The entire dress design immediately enhanced my appearance, especially with the help of a corset, and helped me to create a daring hourglass figure. The softness of the stretch fabric material made the dress so comfortable to wear and its 22-inch back zipper allowed me to step in to the dress with ease. I did not add a belt, as shown in the catalog, but that too is an option to provide a little different look to what is already a stunning dress.
I tried to be a little more daring than usual due to the dress’s beautiful lacy back. I went bra less to keep any unneeded straps showing through the lace pattern. I used a spray adhesive to attach my breast forms to my chest, thus eliminating the need for a bra. And the results were better than I expected. My breasts stayed in perfect position, giving me even more freedom of movement.
The swing dress is perfect for any flirty or special occasion. I can see myself wearing the dress for a girl’s night out on the town, to a semi-formal party, or to any special occasion where a little formality is required. No matter where you wear the swing dress, you'll feel extra girly in its effervescent look and you’ll draw more than your share of compliments.
To Read more of Carollyn's Articles Visit the Suddenly Fem Learning Center
Posted by CiCi Kitten at 11:40 PM
Ever since my Tedx UCR talk was posted online a few months ago, I’ve received a lot of nice comments. And I’m totally flattered. That evening, and all of the work that led up to it, represented a real highlight for me in 2015 as well as a major milestone in my personal life.
Now, a few months down the line, my friends and coworkers often tease me about the talk’s central theme. Usually in lighthearted joking, but sometimes in more serious conversations. To the point where, in certain circles, I became known as, “The Girl Who Said Own It.”
|I was not the girl who said, "Own it."|
But that’s not true at all. In my talk, I tell of my first time out in the general public at a Las Vegas casino. But I was not the girl who said, “Own It.” My friend was. She was the one who gave me the advice. So, in a sense, I wasn’t the girl who said, “Own it,” I was the girl who heard, “Own it.”
We’re a fairly close community here in Southern California. There are times when it feels like everyone knows everyone else. And everyone else’s business. So people immediately started guessing who my unnamed friend might be. I’ve heard a variety of different guesses – all good friends of mine from the trans community. All good friends from whom I’ve received a lot of great advice.
But I didn’t know any of them when I first started out. I had chatted a little online, but I hadn’t made any close friends in the early 00’s. Those bonds didn’t form until later in the decade when I became more involved in different chat rooms and, of course, when I started going out on a regular basis.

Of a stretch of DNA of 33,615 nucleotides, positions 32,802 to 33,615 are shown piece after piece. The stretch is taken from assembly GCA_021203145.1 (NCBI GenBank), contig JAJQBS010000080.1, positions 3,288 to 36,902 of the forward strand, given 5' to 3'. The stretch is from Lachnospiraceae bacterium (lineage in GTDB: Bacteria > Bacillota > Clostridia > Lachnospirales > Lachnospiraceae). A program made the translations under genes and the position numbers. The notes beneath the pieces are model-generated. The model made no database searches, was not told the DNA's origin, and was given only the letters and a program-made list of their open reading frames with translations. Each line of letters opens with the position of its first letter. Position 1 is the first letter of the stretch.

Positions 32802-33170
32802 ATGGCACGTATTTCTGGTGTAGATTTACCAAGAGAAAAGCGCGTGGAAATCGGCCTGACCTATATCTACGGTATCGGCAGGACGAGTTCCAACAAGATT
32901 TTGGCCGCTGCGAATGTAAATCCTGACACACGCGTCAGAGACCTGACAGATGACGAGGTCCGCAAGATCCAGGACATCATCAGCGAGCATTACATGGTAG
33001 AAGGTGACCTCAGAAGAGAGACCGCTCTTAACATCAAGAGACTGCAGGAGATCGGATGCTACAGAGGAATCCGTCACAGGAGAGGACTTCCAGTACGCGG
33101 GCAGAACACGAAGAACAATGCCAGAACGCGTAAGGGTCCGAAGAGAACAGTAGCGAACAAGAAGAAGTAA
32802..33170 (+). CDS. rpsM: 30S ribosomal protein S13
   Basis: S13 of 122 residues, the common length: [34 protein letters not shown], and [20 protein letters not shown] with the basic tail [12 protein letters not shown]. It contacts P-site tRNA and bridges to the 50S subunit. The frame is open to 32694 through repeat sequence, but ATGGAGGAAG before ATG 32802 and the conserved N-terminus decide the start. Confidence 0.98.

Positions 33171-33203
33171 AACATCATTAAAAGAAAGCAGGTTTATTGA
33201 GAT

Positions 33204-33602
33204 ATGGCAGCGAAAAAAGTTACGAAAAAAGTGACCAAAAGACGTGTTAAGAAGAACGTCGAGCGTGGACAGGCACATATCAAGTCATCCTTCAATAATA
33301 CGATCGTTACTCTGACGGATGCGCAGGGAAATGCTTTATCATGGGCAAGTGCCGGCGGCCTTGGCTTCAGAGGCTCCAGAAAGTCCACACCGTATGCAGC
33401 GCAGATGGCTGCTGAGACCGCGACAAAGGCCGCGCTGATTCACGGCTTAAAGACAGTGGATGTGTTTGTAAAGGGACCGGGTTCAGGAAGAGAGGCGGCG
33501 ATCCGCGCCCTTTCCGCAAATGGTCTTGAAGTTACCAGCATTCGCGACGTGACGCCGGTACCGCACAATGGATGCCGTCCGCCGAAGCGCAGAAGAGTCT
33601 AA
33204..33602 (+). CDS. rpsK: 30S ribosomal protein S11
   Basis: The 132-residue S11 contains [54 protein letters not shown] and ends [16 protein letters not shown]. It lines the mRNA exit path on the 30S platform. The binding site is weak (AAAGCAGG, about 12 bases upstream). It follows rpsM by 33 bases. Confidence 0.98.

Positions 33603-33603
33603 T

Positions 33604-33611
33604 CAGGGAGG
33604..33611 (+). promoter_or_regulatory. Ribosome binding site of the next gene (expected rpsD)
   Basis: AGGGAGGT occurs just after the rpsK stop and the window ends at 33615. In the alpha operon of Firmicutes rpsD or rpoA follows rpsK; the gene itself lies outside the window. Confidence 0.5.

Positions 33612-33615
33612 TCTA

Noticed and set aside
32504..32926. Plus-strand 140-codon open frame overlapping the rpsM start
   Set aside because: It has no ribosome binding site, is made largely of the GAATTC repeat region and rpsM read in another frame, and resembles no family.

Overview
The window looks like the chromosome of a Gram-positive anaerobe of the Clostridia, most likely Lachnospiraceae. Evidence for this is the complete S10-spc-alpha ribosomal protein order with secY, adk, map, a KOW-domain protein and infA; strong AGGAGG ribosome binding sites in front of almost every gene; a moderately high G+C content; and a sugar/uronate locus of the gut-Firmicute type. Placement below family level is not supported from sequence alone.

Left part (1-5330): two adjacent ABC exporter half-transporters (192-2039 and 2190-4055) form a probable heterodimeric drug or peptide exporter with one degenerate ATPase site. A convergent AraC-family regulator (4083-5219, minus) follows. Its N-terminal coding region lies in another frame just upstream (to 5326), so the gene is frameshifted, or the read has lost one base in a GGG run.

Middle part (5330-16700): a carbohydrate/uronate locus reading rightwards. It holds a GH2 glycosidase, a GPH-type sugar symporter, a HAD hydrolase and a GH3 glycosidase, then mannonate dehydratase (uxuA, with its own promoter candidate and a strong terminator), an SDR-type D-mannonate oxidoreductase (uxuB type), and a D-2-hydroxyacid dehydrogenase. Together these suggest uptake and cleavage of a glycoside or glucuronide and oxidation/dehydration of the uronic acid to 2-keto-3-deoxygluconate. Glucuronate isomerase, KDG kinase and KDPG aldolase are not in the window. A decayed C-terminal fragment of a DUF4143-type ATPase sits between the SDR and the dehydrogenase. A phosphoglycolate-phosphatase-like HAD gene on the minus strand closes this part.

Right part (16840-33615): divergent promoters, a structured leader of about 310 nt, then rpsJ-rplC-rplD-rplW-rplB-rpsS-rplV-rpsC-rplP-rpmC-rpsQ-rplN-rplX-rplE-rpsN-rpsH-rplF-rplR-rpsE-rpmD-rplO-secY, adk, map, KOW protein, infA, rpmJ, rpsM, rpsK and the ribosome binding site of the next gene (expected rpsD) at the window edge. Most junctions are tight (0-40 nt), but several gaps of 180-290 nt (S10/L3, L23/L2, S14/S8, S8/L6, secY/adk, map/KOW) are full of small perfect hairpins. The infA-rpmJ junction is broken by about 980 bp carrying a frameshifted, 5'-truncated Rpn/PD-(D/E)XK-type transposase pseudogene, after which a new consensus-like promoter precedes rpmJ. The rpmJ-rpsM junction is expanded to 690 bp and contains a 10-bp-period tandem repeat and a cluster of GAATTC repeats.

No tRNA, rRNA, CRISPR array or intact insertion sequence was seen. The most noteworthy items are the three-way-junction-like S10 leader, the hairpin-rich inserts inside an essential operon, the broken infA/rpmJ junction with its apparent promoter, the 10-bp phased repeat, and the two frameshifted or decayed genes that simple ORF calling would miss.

So, no, the girl who said, “Own It,” wasn’t a trans girl. She wasn’t a WildSide girl (My first walk through the casino happened about 5 years before the first Viva WildSide event.) She wasn’t a fellow club goer or party girl. She wasn’t a longtime online confidante. I met all those wonderful people later on.
The girl who said, “Own It,” was my wife.
Posted by CiCi Kytten at 10:44 PM
Wednesday, December 9, 2015
Not long ago, my friend Melissa gathered several years of confidence, summoned every bit of her inner strength, and came out to her parents as trans. When she boarded her plane from L.A. to the Midwest, she was full of optimism. After all, her openness and sunny personality had already won over countless friends, family members, and even total strangers here in Southern California.
But on this day, her luck ran out. Her parents reacted with rejection and disgust. And she was crushed. She fears that she may never see or talk to her parents again.
Not long after that, my buddy Amy, also confident and secure in her transition, was preparing to attend the funeral of a childhood friend. Sadly, as the event approached, Amy was informed that despite a lifetime of friendship and shared memories, she would not be welcome at the funeral. Simply because of who she is.
I could go on. Stories like these are commonplace in our community. Obviously, we’ve made great strides in the past few years. But social change takes time. And when the people in your life are behind the times, the effect on you can be devastating.
|Do you really need to take a walk in our shoes to understand us?|
Trans kids are still committing suicide, trans people are still being murdered at alarming rates, and nice people who have done absolutely nothing wrong (like my two friends above) experience damaging emotional tragedies on a fairly common basis.
And I’m sorry, but I just don’t understand.
Posted by CiCi Kytten at 11:07 PM
Tuesday, November 10, 2015
Not long ago, I was having dinner with a friend of mine from Down Under, internet latex darling Nicci Tristan. We were reminiscing about our lives in tg/cd world. We chatted about our childhood, and coming out, and all of the anxiety involved.
“Reluctant rebels,” she said. “That’s what we are. Reluctant rebels.”
I think there are a lot of us in the gender non-conforming community that can identify with that phrase. Most of us didn’t set out to be social revolutionaries or gender outlaws. For most of us, that’s the last thing we wanted. We don’t have a history of political or social activism. Most of us have led fairly quiet, mainstream, hetero-normative lives.